4. The Standard Gauge Railway project (SGR) is expected to sink the country into at least $10 billion (Sh1 trillion) debt. This accounts for at least 22 per cent of Kenya's total public debt. Astonishingly, it’s all from China (the PRC). This is bad considering the fact that China has also funded, and continues to fund other major projects in the country.

The status quo compared to other African nations

What is Public Debt to GDP ratio?

A government’s Public debt is simply the total amount of money owed by that government to the lenders. Lenders can range from the country’s citizens (this constitutes the Internal debt) to foreign government and foreign monetary institutions. As an example a loan from People’s republic of China (PRC) to Kenya or a loan from the International Monetary Fund (IMF) to Kenya. These constitutes the external debt. Gross Domestic Product (GDP) on the other hand is simply the total value of all goods and services produced by a country. So if you take the debt and you put it over the GDP ( i.e. debt/gdp) then you have the Public Debt to GDP ratio, which can easily be converted to a percentage. The ratio is a big indicator of how stable an economy is. That is, its ability to repay debts, its economic performance and value/worth.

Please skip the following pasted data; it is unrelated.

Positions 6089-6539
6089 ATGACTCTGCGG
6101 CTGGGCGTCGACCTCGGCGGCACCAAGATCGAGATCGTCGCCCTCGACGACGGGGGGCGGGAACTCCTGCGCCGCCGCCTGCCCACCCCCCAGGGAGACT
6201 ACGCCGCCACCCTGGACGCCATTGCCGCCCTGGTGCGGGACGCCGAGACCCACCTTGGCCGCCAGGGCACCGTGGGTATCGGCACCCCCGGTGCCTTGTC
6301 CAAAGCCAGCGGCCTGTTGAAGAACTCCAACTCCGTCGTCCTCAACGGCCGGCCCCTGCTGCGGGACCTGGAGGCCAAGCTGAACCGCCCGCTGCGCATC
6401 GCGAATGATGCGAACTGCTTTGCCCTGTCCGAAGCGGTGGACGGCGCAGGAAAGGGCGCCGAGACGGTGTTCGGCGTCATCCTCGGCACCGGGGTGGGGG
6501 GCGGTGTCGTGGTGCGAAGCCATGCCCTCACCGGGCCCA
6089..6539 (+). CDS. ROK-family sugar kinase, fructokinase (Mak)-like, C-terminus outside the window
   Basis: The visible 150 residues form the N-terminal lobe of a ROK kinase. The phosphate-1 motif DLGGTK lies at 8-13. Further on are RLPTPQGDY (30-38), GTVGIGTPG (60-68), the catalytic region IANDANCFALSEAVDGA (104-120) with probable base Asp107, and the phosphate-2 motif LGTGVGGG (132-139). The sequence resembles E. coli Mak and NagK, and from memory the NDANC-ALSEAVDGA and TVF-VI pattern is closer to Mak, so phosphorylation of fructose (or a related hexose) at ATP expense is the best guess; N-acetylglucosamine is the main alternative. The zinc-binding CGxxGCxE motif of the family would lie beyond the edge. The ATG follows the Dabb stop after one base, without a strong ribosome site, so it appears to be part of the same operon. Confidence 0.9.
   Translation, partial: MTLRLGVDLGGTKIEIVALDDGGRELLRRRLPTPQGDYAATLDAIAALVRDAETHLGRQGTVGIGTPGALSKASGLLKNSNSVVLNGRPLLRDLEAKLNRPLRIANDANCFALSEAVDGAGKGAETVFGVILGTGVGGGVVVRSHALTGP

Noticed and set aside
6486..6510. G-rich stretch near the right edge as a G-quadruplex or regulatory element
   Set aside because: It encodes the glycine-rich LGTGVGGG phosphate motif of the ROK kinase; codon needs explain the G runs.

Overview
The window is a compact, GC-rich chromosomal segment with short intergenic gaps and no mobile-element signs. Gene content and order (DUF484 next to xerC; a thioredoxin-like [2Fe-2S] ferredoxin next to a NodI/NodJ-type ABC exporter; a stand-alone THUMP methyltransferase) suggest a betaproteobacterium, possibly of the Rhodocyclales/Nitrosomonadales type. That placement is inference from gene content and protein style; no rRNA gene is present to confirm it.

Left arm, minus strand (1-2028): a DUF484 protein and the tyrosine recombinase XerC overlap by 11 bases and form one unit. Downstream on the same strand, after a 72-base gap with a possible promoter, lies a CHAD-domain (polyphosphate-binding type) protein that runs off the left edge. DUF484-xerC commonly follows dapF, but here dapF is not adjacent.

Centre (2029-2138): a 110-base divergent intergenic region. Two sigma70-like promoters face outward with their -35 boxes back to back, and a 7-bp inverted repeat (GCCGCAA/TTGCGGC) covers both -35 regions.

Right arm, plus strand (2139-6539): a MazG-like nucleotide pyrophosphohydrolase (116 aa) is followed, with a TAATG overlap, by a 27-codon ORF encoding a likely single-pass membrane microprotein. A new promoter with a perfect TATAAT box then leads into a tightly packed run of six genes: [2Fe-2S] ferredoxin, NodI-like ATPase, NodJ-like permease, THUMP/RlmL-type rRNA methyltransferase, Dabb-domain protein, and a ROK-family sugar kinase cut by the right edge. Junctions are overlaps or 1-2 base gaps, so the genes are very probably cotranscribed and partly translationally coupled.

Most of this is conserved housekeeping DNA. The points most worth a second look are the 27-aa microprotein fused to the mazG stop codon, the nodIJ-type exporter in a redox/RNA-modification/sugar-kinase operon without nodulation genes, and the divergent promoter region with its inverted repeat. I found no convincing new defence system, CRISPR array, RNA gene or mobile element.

kenya in EAC public debt to GDP ratio

Kenya recorded its highest public debt and also its highest corruption index in 2017. Data by the Central Bank of Kenya recorded the government's internal debt at Sh2.22 trillion in November last year, while the external debt stood at Sh2.31 trillion in September 2017. From the figures, it put Kenya at number one in EAC’s Public Debt to GDP percentage.

Kenya vs Africa debt to GDP ratio

African-wise, based on Kenya’s ambition to rule in Africa economically, and also hampered by serious levels of corruption leading to misuse of borrowed funds, Kenya is on a wrong place.

Who are our biggest lenders?

Looking at individual governments, our highest lenders include China, Japan, and France. Kenya’s Loan from China stood at Sh520 billion as at December 2017. Compared to Japan that has lent the government Sh82.5 billion while the loan from France stood at Sh62.3 billion.